The Disappearance of Josef Mengele
By Olivier Guez
217 pp. Verso. $20.
A fascinating novel based on true events and told from the perspective of one of history’s greatest monsters. This is an uncomfortable read, both because of that perspective and because of the terrible history involved here.
I initially worried that the framing of this book, from Mengele’s perspective, would have a “Breaking Bad” effect, in that it might serve to cause some readers to sympathize with the monstrous man at its center. Instead, it’s disconcerting and more likely to make you squirm since you’re forced to follow along as this awful individual scrambles to escape from justice.
You may or may not know how this story plays itself out, but the way Guez tells it here is closely aligned with the historical record, even if the life Mengele lived in South America and his inner monologues have to be created.
This is an uncomfortable book, and that’s a very good thing. It forces readers to reconcile with the actions of so-called “decent” governments and individuals in the face of real evil. I’m thinking here of the West German government, which for decades not only failed to place much impetus on the pursuit of escaped Nazis but turned a blind eye to many of the Nazis that stayed in Germany, even employing some of them. Ditto the actions of other governments, like that of the United States, which notoriously turned to Nazi scientists for assistance in various weapons programs.
See also Mengele’s son, Rolf, who refused to turn his father in to the authorities or reveal the “ratlines” that allowed him to stay hidden because he didn’t want to get his father’s accomplices in trouble. All this despite Rolf’s supposed revulsion at his father’s crimes.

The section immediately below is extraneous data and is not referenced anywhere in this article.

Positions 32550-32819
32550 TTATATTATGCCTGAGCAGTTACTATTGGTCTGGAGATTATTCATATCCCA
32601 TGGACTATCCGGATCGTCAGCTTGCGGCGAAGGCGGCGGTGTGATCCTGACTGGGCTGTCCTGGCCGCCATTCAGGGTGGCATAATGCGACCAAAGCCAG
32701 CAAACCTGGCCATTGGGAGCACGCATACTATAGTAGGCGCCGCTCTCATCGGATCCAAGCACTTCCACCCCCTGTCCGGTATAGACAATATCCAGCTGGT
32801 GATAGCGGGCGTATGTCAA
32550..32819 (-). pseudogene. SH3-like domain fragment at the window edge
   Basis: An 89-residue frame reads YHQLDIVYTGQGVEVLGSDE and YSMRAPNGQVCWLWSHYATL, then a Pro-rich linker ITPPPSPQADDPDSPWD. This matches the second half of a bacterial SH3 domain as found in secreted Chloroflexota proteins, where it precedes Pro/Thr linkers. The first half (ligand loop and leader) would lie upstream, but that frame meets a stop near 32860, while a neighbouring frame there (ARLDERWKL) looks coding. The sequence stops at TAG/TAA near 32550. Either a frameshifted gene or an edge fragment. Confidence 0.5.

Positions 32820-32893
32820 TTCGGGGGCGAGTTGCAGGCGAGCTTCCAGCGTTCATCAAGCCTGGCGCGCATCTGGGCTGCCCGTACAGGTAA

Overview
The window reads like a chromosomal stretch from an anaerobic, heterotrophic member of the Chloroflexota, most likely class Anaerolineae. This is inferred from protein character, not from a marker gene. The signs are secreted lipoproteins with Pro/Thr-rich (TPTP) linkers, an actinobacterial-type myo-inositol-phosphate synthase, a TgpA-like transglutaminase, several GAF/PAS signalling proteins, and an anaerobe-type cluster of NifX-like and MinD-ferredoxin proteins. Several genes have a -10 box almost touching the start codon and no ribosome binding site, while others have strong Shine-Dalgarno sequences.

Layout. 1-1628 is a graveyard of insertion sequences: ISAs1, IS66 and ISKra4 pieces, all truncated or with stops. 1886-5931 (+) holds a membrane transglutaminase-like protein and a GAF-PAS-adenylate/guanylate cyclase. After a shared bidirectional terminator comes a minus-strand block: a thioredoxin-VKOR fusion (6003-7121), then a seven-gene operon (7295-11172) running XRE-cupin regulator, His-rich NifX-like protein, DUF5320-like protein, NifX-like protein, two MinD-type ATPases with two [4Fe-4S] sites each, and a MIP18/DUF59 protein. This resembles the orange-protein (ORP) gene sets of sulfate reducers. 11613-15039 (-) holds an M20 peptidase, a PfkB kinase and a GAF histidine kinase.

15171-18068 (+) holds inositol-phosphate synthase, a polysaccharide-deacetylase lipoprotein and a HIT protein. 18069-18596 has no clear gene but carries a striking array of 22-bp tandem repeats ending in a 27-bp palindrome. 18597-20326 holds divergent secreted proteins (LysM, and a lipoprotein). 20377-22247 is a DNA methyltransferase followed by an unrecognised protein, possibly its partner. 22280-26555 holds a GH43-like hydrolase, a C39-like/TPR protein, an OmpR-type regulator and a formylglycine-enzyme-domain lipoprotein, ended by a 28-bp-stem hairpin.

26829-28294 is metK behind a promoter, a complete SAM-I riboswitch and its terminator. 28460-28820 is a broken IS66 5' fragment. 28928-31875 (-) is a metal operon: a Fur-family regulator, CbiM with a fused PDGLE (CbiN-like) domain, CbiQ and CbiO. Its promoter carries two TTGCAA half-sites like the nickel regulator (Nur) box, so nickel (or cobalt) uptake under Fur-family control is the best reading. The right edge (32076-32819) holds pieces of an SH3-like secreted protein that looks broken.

Mengele was a monster, a butcher, but the actual villains of “The Disappearance of Josef Mengele” are those societies and individuals which enabled these war criminals to avoid prosecution. Among some of the most culpable were certain South American leaders at the time, such as Argentina’s Juan and Eva Perón, who offered their country as a sanctuary for Nazi war criminals, but it seems few who had the power emerge blameless.
Reading this is a harrowing reminder that it took more than 20 years for West Germany and much of the world to truly recognize the horror of the Holocaust.
One of the more outrageous examples of the denial of West Germany’s historic responsibility came after officials from the West German embassy in France saw a private screening of Alain Resnais’ 1956 film about the Holocaust, “Night and Fog.” Following the screening, a letter was sent to the French foreign minister demanding that the film be withdrawn from competition at that year’s Cannes Film Festival, in the name of helping restore French-German relations following the war. (and it was.)
“The Disappearance of Josef Mengele” does what the best literature should, by forcing us to reassess the past and our own culpability in it.